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Vice - 2018

Vice - 2018

Director(s): Adam McKay

Writer(s): Adam McKay

Cinematography by: Greig Fraser

Editor(s): Hank Corwin

Cast: Christian Bale, Amy Adams, Steve Carell, Sam Rockwell, Alison Pill, Jesse Plemons and Tyler Perry

Review:

Adam McKay before 2015's The Big Short, was best known for his comedic work with Will Ferrell, Anchorman and Step Brothers among them, so this satire look at complex real-life events came out of nowhere, for me. McKay managed to dilute a complicated subject matter, the financial crisis, and made it engaging and entertaining. So, once it was announced that he would be tackling the life of Dick Cheney, and Christian Bale was tackling the lead role, colored me interested. Let's talk about it.

The story starts in 1963, a young Cheney (Bale) after a long night of drinking is given an ultimatum by his wife Lynne (Adams). From there Dick's goal in life is clear, he will become the successful man his wife deserves. The story tracks him from his 1969 internship at the White House under Rumsfeld (Carell) all the way to his Vice Presidency alongside George W. Bush (Rockwell), showcasing all the power moves he made behind the scenes that would change the political landscape for years to come. McKay once again utilized a narrator (Plemons) to help the audience understand most of the complex ideas explored throughout the runtime. However, this time around instead of asking celebrities to explain a decision or idea, he spliced them within the story, my favorite being the restaurant scene in where Alfred Molina gives them the choices of war and torture. While I did enjoy the movie and found it funny, the tone of the film felt more heavy-handed than The Big Short and could be that there was no way around it, but I wished it was a bit subtler than it was.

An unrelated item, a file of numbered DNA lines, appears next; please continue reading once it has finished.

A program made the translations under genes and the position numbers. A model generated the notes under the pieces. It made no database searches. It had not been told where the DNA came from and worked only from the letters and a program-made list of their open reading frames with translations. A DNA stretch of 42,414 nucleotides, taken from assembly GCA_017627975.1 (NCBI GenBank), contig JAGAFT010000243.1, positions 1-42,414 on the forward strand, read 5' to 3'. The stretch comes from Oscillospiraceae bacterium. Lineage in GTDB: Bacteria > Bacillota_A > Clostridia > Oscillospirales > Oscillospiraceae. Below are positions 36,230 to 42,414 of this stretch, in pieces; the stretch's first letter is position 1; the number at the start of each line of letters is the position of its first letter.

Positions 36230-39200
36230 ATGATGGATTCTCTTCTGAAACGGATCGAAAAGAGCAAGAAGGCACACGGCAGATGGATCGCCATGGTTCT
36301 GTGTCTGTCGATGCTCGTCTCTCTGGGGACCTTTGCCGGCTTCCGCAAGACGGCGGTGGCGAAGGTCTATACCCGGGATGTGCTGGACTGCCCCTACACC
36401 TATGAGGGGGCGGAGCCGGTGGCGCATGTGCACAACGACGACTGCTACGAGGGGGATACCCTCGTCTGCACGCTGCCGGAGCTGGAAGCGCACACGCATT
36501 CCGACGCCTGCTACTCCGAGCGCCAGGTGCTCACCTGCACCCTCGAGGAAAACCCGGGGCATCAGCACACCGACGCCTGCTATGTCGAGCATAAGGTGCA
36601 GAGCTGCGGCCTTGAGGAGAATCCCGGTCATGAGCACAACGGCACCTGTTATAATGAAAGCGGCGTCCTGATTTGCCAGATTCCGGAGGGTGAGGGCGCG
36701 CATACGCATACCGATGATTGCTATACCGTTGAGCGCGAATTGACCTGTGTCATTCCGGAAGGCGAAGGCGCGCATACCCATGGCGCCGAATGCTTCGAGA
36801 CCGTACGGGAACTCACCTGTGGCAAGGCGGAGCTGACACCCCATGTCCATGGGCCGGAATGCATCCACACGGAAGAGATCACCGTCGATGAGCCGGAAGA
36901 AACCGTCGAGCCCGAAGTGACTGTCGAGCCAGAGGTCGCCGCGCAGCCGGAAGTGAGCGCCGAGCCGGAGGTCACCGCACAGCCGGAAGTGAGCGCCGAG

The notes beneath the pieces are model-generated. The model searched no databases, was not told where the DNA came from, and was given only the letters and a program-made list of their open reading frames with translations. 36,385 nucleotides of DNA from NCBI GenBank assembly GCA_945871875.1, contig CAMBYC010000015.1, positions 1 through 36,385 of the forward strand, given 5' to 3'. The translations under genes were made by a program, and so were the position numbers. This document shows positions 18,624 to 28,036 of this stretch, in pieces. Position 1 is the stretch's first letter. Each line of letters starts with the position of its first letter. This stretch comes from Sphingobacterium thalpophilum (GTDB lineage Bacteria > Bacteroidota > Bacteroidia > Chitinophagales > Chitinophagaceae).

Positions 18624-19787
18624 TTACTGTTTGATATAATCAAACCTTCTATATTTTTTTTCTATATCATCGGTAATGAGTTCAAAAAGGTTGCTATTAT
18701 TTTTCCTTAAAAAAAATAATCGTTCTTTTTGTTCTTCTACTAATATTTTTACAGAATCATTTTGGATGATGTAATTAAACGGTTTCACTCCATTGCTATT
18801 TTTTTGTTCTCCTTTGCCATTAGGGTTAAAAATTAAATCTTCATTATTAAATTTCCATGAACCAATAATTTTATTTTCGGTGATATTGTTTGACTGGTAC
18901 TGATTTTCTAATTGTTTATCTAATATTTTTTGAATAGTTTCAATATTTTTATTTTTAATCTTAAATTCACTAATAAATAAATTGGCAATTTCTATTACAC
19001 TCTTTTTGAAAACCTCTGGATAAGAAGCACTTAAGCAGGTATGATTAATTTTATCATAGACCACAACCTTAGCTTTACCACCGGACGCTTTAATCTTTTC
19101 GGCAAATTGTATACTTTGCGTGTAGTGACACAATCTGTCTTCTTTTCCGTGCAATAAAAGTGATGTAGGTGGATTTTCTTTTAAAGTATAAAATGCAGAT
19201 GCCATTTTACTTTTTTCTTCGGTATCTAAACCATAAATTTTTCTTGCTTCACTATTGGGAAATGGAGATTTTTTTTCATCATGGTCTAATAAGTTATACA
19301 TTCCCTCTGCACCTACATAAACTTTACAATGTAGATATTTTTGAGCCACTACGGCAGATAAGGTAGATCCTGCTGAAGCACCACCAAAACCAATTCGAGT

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Quick note: the cinematography is a bit jarring at times at times, but the use of imagery, especially the one of fishing, tied in with the themes of the film perfectly.

Even if you do not like the subject matter or the tone McKay chose to convey his message, you cannot deny the incredible work from Christian Bale and Amy Adams. Bale's commitment to represent his characters physical traits set him apart from his peers, for better or worst (I'm worried Bale, call me). His transformation into Cheney is awe-inducing as he could've easily been his body double for the White House during emergencies. Bale also adopts Cheney's cadence, voice, and mannerisms delivering one of the best performances in a jammed pack 2018. Bale is not the only one to become his character, as Adams stood toe to toe with him as the strong-willed Lynne Cheney that was with Dick every step of the way. She has never delivered anything but greatness whenever she is given a meaty role, and this as meaty as they come (sounds weird). While she has a couple of great monologues, her best performance came when she just had to react or stare at Bale. The rest of the cast is solid. Steve Carell is funny, but at times it does feel like he is in a sketch, Sam Rockwell killed it as George W. Bush as he managed to convey the Bush trademark, well, dumbness, yet he never went into Saturday Night Live territory.

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Vice is a funny, engaging look at one of the most mysterious leaders our country has ever had, and ever will have. While I say that it is funny, many of the themes and moments showcased will leave a sour taste in your mouth, as it deals with war, torture and unabashed greed and power hunger in the face of them. With an incredible cast, Bales' performance as this quiet manipulator is the crown jewel of this film. McKay is one of the more versatile writer-directors working today, and I'm intrigued as to where he will go next. Bale is why I love movies.

Vice is currently playing in theaters. Go watch it.   

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